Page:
Gold at 5-year low but cash buying from China seen restoring shine to yellow metal in 2016
A firmer dollar and strong hints from the US Federal Reserve chair that an interest rate rise is on the cards for this month has helped push gold prices to their lowest level in 5 years on Thursday as investors fled from the precious metal.
The price of spot gold fell to US$1,045.85 an ounce, the lowest since February 2010, before recovering to US$1,053.31 an ounce in late afternoon Asian trading.
Paying no income stream and looked down upon by some investment experts as a purely speculative play, the one-time fiat currency has fallen out of favour in recent years. Once seen as a safe haven in times of geopolitical turmoil, gold prices barely moved after the recent terrorist attacks in France and Lebanon, and the move by major Western European powers to bomb suspected ISIS strongholds in Syria.
Gold bugs retort that it still holds its safe-haven status, and prices would rise if there was major confrontation, like a war between Russia and Turkey.
Economist Oliver Jones at Capital Economics says the price of gold will go lower in the short term as the US dollar strengthens around the rate decision, but “may well recover soon as prices have fallen sharply...and we expect demand to rise in the run up to Chinese New Year (in February 2016).”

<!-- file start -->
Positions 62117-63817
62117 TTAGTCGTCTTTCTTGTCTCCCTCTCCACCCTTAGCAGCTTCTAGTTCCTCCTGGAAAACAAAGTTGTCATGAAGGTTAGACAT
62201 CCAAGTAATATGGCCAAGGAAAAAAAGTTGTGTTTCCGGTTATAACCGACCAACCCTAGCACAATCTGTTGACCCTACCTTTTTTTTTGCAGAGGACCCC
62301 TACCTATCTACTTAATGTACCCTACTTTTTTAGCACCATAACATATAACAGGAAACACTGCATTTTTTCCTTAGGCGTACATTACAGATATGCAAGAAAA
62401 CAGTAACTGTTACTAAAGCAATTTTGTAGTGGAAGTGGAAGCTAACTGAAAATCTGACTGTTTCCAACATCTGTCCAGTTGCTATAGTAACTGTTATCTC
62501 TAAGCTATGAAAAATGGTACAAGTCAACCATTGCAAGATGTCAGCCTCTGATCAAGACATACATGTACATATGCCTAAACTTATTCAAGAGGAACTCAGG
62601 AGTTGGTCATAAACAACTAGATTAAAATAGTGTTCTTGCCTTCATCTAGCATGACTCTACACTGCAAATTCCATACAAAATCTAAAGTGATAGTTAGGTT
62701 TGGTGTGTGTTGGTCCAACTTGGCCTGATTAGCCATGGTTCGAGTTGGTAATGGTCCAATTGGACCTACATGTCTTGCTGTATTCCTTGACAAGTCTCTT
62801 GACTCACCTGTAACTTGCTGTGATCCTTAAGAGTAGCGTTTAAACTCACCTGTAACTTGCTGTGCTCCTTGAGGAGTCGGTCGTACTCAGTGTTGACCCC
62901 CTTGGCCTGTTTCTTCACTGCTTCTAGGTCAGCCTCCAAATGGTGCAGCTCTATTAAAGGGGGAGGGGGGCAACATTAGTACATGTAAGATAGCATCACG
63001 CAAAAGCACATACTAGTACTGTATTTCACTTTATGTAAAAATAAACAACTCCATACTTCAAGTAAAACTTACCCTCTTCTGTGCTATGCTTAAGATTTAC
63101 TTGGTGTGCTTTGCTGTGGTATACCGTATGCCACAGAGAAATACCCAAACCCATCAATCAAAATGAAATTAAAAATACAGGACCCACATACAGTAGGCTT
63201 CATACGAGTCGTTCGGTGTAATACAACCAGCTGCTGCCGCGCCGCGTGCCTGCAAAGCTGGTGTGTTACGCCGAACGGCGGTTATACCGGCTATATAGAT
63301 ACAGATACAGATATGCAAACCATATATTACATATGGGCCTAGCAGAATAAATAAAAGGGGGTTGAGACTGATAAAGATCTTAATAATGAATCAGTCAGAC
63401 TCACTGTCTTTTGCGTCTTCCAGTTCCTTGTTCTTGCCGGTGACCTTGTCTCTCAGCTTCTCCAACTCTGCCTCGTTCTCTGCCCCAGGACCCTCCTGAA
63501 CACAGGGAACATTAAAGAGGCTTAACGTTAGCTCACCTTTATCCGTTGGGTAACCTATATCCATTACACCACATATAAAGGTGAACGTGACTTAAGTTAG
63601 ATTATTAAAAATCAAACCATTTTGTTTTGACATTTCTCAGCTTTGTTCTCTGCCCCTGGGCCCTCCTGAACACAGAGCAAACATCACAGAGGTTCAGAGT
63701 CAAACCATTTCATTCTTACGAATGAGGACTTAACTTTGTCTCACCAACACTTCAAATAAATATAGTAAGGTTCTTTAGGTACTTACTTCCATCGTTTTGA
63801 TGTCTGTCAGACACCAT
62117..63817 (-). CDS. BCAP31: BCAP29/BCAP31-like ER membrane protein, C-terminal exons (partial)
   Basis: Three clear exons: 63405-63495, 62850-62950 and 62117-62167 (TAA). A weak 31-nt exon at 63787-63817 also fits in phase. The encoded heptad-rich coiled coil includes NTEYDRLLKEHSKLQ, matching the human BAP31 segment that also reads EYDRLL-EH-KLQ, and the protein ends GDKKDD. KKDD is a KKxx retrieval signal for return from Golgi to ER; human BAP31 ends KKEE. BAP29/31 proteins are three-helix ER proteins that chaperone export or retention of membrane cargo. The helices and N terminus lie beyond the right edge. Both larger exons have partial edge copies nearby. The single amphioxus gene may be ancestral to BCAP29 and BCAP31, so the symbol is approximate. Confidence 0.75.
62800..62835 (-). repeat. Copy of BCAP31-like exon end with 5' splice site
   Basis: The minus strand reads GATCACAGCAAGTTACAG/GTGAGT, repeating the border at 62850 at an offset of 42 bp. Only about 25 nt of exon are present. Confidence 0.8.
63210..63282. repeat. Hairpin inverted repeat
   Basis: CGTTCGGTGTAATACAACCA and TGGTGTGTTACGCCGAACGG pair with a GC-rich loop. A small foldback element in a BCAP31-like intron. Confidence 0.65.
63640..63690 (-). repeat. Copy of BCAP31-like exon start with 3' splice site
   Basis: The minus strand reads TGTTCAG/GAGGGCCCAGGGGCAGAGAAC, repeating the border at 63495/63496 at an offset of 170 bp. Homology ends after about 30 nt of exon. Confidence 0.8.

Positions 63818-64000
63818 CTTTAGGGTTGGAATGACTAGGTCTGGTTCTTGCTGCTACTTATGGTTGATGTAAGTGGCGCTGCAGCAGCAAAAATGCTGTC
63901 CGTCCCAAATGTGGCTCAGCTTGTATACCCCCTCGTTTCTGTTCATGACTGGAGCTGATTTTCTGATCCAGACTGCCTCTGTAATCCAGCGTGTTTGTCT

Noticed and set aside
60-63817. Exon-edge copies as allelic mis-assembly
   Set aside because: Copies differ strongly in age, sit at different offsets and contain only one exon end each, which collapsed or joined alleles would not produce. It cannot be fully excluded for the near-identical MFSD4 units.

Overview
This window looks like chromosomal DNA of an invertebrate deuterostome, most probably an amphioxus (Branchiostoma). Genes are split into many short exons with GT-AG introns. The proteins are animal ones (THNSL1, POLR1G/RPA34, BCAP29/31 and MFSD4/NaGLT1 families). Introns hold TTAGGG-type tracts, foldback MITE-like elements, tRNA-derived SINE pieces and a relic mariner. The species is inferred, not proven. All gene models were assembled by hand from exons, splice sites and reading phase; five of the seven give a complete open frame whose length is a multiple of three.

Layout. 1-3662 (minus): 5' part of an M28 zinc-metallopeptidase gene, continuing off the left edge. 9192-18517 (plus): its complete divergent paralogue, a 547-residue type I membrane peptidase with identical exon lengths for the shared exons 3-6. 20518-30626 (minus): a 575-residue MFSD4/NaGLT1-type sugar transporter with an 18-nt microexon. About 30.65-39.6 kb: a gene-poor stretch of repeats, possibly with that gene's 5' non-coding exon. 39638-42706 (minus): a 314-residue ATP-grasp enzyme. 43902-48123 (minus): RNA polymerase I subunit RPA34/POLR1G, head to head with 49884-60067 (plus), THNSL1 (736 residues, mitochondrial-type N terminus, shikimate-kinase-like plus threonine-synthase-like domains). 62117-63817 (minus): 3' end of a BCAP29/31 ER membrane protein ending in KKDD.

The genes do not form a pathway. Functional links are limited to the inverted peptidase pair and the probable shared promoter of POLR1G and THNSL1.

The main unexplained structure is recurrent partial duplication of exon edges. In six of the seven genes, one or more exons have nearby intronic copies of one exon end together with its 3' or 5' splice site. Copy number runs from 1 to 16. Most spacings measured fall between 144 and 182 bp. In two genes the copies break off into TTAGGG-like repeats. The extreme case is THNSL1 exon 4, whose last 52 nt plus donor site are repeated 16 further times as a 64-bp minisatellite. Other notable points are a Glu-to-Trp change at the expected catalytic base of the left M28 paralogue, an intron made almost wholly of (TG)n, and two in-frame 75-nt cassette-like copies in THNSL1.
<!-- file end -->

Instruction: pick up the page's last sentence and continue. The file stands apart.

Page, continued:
As one of the biggest buyers of physical gold alongside India, Chinese demand fell sharply in 2013, in part the result of President Xi Jinping’s anti-corruption campaign, while Indian demand was hit by a succession of poor monsoons, which weakened farmers’ spending power. That demand is now coming back, says Jones, who has a 2016 year-end spot price target of US$1,400 an ounce.
The key to bullion’s revival though will lie with the US dollar. As the US dollar strengthens gold becomes more expensive to buy in non-US dollar economies like China. That has historically meant prices could only go one way - down.
It was no coincidence that the metal topped out mid-2011 at around US$1,900 an ounce, coinciding with a period of US dollar weakness versus other major currencies.
Nor was gold the only metal to touch multi-year lows. Copper slipped close to a six year low in Shanghai while nickel dropped nearly 3 per cent. Silver also dropped to an August 2009 low while platinum fell back to levels not seen since late 2008 as metal prices continued to reel from a rout in the commodity complex.
In the current cycle gold will bottom out around the US$1,000 to US$1,020 an ounce range as there is “some good support around there” says Ronald Leung of Lee Cheong Gold Dealers.
Fed chair Janet Yellen on Wednesday expressed confidence in the US economic recovery and said she was “looking forward” to an interest rate rise. It would be the first rate rise since the financial crisis crippled the global economy and her comments helped propel the greenback to its highest level in more than a decade against a basket of major currencies.
“Normally when (American) interest rates go up the price of gold comes down,” said Gary Cheung, chief executive of Tung Shing Securities.